Participatory and integrative approaches to food safety in developing country cities
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In 2009, for the first time in recorded history, the majority of people lived in cities; one third of them in slums. Rural to urban migration and rapid, unplanned, urbanisation is especially marked in poor countries, driven by growing human populations seeking a better lifestyle. Urban populations consume more meat, milk, eggs and fish per capita than rural populations, and consumption is increasing rapidly as the so-called livestock revolution takes off. Livestock products are highly perishable and unsurprisingly much is produced in or near cities.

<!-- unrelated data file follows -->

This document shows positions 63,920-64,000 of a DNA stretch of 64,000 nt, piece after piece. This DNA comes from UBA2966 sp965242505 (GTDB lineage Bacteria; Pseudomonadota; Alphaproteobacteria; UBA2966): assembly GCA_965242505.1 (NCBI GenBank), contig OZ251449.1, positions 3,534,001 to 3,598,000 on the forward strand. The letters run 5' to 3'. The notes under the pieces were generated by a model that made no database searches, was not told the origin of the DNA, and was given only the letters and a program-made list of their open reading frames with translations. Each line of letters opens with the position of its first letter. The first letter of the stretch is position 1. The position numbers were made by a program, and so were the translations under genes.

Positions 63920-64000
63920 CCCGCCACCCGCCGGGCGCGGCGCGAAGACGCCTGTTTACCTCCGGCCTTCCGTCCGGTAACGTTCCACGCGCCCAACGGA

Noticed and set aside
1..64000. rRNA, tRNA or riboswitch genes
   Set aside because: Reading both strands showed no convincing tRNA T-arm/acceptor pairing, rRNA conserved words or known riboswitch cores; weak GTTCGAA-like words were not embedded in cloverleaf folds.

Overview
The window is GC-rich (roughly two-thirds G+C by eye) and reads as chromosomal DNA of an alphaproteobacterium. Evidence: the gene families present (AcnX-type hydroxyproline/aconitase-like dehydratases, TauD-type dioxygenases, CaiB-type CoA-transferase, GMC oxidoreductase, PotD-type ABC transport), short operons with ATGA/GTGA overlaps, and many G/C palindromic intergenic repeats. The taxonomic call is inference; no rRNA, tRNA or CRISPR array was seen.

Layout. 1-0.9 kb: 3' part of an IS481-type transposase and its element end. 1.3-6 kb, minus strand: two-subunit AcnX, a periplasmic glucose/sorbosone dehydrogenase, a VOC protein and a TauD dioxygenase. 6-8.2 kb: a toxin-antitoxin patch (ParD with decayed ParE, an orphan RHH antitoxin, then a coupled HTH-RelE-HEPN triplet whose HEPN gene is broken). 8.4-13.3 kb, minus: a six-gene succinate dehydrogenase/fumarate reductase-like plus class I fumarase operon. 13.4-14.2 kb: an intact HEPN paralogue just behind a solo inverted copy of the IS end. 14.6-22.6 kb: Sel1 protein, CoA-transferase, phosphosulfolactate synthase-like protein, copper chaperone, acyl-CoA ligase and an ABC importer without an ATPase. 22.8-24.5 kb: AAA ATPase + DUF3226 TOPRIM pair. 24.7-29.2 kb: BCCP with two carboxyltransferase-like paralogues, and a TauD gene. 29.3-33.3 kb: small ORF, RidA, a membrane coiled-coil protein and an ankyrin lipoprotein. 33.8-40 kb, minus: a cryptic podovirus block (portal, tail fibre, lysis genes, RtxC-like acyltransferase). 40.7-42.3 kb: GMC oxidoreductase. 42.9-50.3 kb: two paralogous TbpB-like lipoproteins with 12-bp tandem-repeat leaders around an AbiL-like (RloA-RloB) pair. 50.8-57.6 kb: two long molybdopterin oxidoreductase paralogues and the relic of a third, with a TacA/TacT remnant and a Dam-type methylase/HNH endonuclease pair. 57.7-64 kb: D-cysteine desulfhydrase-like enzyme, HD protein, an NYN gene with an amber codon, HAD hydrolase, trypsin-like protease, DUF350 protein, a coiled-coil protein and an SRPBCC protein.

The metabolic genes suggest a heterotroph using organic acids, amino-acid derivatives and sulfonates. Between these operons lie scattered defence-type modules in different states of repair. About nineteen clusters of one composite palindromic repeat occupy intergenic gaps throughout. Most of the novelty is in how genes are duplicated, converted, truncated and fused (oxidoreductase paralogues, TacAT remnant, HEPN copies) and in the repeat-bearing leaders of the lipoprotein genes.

In developing countries, most livestock products are sold in traditional, domestic markets. These markets, which can be called “wet”, “traditional” or “informal”, have common characteristics: food escapes effective health and safety regulation; many actors do not pay tax and some are not licensed; traditional processing, products and retail practices predominate; infrastructure including water, electricity, sanitation and refrigeration is...